In the last semester of senior year of college, students begin the quest to find their first post-grad jobs. Questions come up like, “how do I find jobs to apply to?” And, “how do I perfect a resume and cover letter?” While there are many components of finding that first job, the application you submit, which will at least include a resume, will often be what gets you in the door. So, you’ll want to make sure it shows off your skills in the best light possible.

To find out what recruiters want to see on a resume and how best to frame your experiences, we talked to two professional recruiters: Marcus Abramowitz, VP of Human Resources at Lokal Homes, and Drew Leyden, Sales Recruiter at The Leyden Group. Both offered their insight into what they are looking for when they see a recently graduated college student’s resume.

Telling your story

When it comes to your first full-time job post-grad, your experiences and education may not reflect a direct path yet. So, Abramowitz says he just wants to see that you’ve learned from each experience and can lay out a path of where you’re headed.

“I want to know the story. I’m fascinated by people’s journeys, so when it’s written, is it showing me a progression? And do you have a focus of what you ultimately want to do?” said Abramowitz.

In line with this, Leyden recommends that recent college graduates provide an “objective” portion on their resume, which will include goals and details about how they can help the company.

“I think it’s important to communicate that and tailor it to everything that you’re applying to,” said Leyden. “This is not about you, it’s what you can bring to an employer.”

Where to put your GPA

When you first graduate college, the biggest thing you have to show employers is your degree. Leyden says that recent graduates should put this at the very top, especially if they have a particularly impressive GPA. He said that GPA is the first thing employers will look at if you’re a recent college graduate.

“On any college resume, I recommend having the degree, your school, and the graduation date or expected graduation date. Then you definitely want to have that GPA in bold, especially if it’s a 3.0 or above,” said Leyden.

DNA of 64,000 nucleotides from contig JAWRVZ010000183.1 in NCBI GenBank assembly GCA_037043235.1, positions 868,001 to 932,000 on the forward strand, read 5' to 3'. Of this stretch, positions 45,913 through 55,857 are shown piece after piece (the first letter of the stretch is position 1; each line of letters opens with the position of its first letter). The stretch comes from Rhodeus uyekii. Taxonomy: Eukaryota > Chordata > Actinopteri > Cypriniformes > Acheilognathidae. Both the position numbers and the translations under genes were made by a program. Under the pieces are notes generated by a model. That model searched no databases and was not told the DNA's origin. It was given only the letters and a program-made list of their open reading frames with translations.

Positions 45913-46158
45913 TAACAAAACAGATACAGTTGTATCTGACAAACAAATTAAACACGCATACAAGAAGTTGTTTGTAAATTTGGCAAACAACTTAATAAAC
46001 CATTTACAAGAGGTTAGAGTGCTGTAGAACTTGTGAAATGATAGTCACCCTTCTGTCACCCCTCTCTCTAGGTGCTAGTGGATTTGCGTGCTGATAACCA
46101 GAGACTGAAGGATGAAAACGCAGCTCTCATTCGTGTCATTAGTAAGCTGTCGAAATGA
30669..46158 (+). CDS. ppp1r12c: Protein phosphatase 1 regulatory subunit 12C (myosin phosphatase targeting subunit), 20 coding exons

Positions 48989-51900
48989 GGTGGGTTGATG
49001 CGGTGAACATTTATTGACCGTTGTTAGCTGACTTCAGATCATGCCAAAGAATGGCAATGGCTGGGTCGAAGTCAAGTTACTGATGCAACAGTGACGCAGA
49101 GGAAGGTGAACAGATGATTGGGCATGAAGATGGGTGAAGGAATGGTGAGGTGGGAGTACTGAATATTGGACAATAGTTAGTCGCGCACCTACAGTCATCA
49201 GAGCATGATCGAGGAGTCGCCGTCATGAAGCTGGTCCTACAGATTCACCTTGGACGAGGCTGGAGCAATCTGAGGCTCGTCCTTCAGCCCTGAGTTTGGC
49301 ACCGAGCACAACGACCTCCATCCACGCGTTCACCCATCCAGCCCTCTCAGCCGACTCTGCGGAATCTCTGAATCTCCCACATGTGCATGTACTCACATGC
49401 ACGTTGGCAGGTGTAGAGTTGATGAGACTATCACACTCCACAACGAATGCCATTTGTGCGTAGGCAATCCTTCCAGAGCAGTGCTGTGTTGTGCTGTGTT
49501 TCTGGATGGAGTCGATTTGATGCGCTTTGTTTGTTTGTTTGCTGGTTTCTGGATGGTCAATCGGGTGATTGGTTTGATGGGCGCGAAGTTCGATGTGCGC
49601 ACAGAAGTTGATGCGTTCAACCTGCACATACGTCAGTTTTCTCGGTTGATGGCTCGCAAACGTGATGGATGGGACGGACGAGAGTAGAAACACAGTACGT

Framing college jobs

Employers recognize that many students work service-type jobs to make money through college. Both Abramowitz and Leyden agree that this should not be downplayed, and actually looks good to an employer no matter the industry.

However, how you frame this job is key. Highlight the skills you gained in your job and what you learned from the experience. Abramowitz gave the example of his work at a video store in college. When he began searching for a job, he highlighted how that experience shaped how he dealt with customers, handled stress, and problem solved, as well as how these traits were relevant to the job he was applying to. On the other hand, not seeing the experience as beneficial will not be appealing to your potential employer.

“If somebody’s very negative around it, saying, “oh it was just a job,” that’s kind of a red flag for me. I want to be sure that they saw the value in that role and hopefully learned something from it,” said Abramowitz.

Having any job in college also shows your ability to multitask, which is what employers want to see. It’s always better to show that you were able to balance school with a job, as well as with other commitments both on and off campus.

“It’s how they put it in the resume and also how they frame it in the interview, how they were able to manage their time and focus on multiple things regardless of if the job related to what they ultimately want to do with their career,” said Abramowitz.

Finally, being able to maintain that balance over a long period of time will also work to your favor and show your longevity.

“Obviously if you can get an internship that’s relevant to your field, that’s like the gold mine, but it looks good just to show that you’ve been working for the same employer for an extended time throughout your college career,” said Leyden.

You may also have an entry-level job in college that directly relates to what you want to do, which is especially beneficial. Abramowitz used the example of a student who wants to work in home building, and worked part time in college as an administrative assistant for a home building company.